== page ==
Storyboarding-emptyStoryboarding-starting-to-fillStoryboarding-fillingCompleting-the-storyboardFull-storyboard

After we had the flow down, the other features began to fall into place. We even managed to incorporate features from The Humdinger. After an hour and a half delay, our storyboard was finished and ready for prototyping. We decided to add Image, Video, Text and a "More Widgets" button in the place of the “Add Widget” button that was there. This would cut out more steps and eliminate the need to go searching through the store for common Widgets. The solution looked promising, spirits were up, friendships reconciled, and we were ready for day four!

Day 4: Building the Prototype

Thursday was focused on building the prototype. The previous day, the team decided it would be easier for us to build a working prototype with code. We had numerous developers and UX designers present who could write code faster than they could add buttons to a prototyping tool so it seemed like a better solution. We divided and conquered. Each team member was given a role from writing copy, to development, to UX. We worked away for a few hours and our prototype was done and ready by lunch. While building the prototype, we decided to cut back on the number of clicks required to add images or video, by automatically adding a new Placeholder when our user created a blank Presentation. This ended up being a harmful decision down the line...

Building-the-prototype Building the prototype

Day 5: Testing

Friday meant it was time to test the solution we had been working on. Throughout the week we had been organizing interviews for five existing Rise Vision users to come in and test our prototype. We were excited.

We set up our participants in a room with a computer that was open on the Rise Vision Editor. We gave them two tasks: adding a logo to a Presentation, and creating a Playlist from a folder of images on the computer's desktop. During the testing, our team was sitting in another room watching a live feed of the interview through the computer's webcam. We were also live-broadcasting the interview to our entire company, so anyone in the company could tune-in and watch, regardless of if they were in the Sprint or not.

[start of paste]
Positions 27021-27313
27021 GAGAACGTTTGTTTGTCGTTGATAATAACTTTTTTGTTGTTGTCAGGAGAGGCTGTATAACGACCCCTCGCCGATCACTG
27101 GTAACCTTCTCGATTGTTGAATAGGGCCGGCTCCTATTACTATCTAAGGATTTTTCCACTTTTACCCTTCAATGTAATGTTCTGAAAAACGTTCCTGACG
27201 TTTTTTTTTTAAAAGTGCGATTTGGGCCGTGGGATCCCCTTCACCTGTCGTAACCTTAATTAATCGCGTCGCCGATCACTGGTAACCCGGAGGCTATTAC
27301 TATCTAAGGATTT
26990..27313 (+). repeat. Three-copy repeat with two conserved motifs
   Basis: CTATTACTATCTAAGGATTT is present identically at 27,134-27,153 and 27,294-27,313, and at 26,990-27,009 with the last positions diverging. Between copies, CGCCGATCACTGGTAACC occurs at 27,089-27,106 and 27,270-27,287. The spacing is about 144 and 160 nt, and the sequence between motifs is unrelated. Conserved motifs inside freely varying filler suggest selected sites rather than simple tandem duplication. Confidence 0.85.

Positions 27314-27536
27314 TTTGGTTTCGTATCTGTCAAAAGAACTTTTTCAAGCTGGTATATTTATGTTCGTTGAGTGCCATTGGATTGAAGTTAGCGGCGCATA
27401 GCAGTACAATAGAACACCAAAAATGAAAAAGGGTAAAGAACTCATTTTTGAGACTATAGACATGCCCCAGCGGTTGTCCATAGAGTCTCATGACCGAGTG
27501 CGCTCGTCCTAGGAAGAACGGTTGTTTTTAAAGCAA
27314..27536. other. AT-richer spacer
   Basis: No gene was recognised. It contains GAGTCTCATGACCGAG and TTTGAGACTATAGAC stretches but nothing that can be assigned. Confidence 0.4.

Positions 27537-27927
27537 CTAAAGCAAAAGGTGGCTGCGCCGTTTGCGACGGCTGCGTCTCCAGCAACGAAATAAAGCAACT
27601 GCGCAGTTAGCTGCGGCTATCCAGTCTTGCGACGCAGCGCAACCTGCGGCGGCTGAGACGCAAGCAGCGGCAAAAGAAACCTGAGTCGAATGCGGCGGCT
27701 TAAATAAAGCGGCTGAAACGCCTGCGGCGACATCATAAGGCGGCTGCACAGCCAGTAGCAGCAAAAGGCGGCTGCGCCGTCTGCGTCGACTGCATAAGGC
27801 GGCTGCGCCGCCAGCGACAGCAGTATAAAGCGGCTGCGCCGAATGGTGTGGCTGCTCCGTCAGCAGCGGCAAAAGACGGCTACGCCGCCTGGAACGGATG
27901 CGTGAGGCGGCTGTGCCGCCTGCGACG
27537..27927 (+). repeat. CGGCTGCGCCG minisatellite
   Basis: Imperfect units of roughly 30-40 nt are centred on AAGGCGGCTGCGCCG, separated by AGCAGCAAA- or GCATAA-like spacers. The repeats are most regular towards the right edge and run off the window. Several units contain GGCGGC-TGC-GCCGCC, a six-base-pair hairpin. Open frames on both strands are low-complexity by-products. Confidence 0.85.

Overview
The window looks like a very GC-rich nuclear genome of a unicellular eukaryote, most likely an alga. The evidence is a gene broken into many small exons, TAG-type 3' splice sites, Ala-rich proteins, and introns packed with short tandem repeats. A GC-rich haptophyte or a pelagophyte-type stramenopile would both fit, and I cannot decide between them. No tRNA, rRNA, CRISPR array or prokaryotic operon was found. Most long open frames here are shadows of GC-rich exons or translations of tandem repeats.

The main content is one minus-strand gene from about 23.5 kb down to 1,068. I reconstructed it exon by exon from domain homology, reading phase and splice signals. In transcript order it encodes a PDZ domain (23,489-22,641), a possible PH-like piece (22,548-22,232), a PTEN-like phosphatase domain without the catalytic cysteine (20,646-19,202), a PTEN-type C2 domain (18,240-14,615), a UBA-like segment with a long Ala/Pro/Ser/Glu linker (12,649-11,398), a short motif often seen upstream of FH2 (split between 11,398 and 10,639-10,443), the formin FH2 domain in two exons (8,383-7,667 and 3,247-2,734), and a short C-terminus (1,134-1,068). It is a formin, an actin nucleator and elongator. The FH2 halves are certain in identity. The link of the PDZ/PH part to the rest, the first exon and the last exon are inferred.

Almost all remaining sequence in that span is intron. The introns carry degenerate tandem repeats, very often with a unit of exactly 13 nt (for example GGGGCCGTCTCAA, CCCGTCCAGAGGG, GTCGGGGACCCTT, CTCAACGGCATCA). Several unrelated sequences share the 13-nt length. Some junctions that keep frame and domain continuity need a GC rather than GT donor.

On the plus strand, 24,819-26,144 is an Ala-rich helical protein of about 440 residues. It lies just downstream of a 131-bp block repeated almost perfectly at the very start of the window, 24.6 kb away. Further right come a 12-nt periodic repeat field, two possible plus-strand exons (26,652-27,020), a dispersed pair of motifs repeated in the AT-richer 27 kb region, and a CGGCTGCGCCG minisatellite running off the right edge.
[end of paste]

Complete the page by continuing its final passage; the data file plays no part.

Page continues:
Our first interview kicked off at 9:00am. The boardroom felt like a Sports Bar during an intense game. The team ooed and awed, yelled, shouted encouragingly, and crossed our fingers as we watched the participant navigate the prototype. The participant managed to complete the tasks we had given him but he encountered some difficulty.

Testing-the-prototype The Sprint team watching live interviews.

The four interviews that followed weren’t very successful.The participants liked the fact that we had clearly marked buttons for common widgets but they couldn’t get past the concept of adding a “Placeholder”. This was an important realization for our team. The word “Placeholder” had confused people. It was something we came up with within our company and the average user has no idea what it means. We also noticed that our participants were confused by the Placeholder we had automatically added for them. Users were confusing this Placeholder with the artboard, and when they were required to add another one for a separate task, they had no idea that 1) they needed to, and 2) what a Placeholder was because they didn’t need to do it the first time.

We concluded that our Sprint was more along the lines of what Google Ventures calls an “Efficient Failure”. Maybe our Prototype wasn’t 100% successful but we had just learned so much about our users, our apps, and how to bust out a design in only 5 days! That being said, we’ve learned where we went wrong, and we are working on building a variation of our solution. So you can expect some new changes to our editor soon. Despite the temporary disappointment, we left the room at the end of the day just as happy as we had come in. And now we are planning for each team to have their own Design Sprint at least once a quarter.

Celebrating The Sprint team celebrating a successful week.